Car ignition

I was trying to make a car that has to use a key to start an ignition to be able to drive to other places.

I tried a couple of different things but none seemed to work yet. if it can I would like to be able to make it require the keys to be able to use the car.

So for starters, check 3:16 about vehicles in the documentation. http://inform7.com/book/WI_3_16.html

Then check recipe book 8:1 example “No Relation” for a vehicle that has an ignition that can be switched on and off.
http://inform7.com/book/RB_8_1.html

You can then create a check rule to check for an object before switching on the ignition.

Check switching on the ignition:
     if the player does not carry the car keys:
          say "The car needs a key to start. You'll need the car keys before you can drive anywhere." instead.

You could, of course get more complicated and model a fixed-in-place container called a keyhole or receptacle that will only allow insertion of the key, then require the player to TURN the key, but in most cases the less fiddly detail you create for the player in the name of narrative the better. Even without modeling this, you could redirect natural actions the player might try like:

Check inserting the keys into the car:
     if the player is not in the car:
          try entering the car.

Check inserting the keys into the car:
     if the player is in the car:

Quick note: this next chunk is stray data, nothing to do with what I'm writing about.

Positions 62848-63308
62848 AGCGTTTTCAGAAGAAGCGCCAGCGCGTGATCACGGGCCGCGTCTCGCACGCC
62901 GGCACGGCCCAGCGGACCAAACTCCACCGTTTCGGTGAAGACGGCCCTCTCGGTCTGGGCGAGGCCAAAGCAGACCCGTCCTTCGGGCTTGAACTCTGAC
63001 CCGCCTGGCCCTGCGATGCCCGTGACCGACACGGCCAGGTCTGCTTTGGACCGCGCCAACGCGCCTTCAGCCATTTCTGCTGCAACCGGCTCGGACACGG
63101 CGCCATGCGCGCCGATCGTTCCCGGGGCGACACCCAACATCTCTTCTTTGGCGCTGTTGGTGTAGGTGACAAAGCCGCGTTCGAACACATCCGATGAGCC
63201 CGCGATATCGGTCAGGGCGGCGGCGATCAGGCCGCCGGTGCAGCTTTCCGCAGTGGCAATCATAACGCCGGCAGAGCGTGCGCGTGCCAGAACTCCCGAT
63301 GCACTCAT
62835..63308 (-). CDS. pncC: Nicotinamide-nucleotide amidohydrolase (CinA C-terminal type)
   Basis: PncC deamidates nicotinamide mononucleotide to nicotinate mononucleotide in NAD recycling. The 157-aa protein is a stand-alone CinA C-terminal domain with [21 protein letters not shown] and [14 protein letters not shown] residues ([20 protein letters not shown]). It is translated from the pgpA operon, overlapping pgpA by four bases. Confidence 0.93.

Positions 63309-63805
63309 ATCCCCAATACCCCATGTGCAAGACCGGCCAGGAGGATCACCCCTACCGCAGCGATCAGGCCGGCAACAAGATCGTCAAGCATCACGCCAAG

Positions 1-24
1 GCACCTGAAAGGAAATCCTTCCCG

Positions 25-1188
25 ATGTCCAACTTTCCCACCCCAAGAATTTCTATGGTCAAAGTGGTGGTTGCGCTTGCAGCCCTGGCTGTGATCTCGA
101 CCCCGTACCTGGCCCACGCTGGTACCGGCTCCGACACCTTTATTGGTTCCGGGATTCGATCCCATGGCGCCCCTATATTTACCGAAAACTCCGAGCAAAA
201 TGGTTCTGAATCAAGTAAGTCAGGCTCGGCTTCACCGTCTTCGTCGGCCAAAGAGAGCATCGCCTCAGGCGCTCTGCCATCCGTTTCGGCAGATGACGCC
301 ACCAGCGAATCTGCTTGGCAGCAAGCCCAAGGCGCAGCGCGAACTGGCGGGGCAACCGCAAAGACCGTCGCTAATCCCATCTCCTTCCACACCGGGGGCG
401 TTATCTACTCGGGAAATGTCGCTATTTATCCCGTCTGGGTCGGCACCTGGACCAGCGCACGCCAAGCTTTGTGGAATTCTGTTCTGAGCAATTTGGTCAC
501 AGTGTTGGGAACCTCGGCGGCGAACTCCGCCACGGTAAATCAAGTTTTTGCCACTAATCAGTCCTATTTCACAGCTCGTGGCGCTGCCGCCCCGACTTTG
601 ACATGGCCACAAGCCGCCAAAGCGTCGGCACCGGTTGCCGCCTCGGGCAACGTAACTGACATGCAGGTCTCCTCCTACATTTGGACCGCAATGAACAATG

try switching on the ignition instead.

Check inserting the keys into the ignition:
     if the player is in the car:
          try switching on the ignition instead.
3 Likes

Hanon’s solution is a good one, but an alternative, if you want it:

A car is a vehicle in the Driveway. The player carries some keys.

Instead of going by car when the player is not carrying the keys: say "You'd need the key to do that."

With this model, if the player has the keys, they can drive the car, with all the fiddly details of putting it in the keyhole, turning it, turning off the parking brake, etc abstracted away.

You can even extend this to other NPCs if you want:

Instead of an actor going by car when the actor is not carrying the keys:
    if the actor is the player, say "You'd need the keys for that.";
    stop the action.
3 Likes

+1 @Draconis

Removing superfluous fiddly details is a very good thing in parser narratives.

It’s reasonable for a player to assume they need car keys to drive and for the author to advance the story narratively when the player meets the requirements. It’s also reasonable to assume the character understands they are inherently performing all the fiddly details of starting and driving a car (inserting the keys, turning the keys, shifting gears, etc) without bogging your story down with them. Because the player probably knows how to drive - they likely will not know exactly how the author wants them to drive via a parser interface.

It also saves a lot of coding and debugging and testing on those fiddly details.

It’s one thing if you’re simulating unusual and arcane machinery that the player should need to experiment with, it’s another if the player gets stuck on something they know how to do easily in real life.

Guess the verb is not fun. If the player needs to brush their teeth to advance the story, it’s much easier to just narrate that instead of going through the simulationist backflips of implementing a brush, bristles to support toothpaste, a mouth full of teeth, a toothpaste tube with a finite level of paste and a removable cap that has to TURN and/or UNSCREW, and verbs BRUSH UP, BRUSH DOWN, RINSE, SPIT…

6 Likes

Yes, and it may also be a good idea to catch things like “put key in ignition”, and respond that the player merely has to say what direction to drive in.

1 Like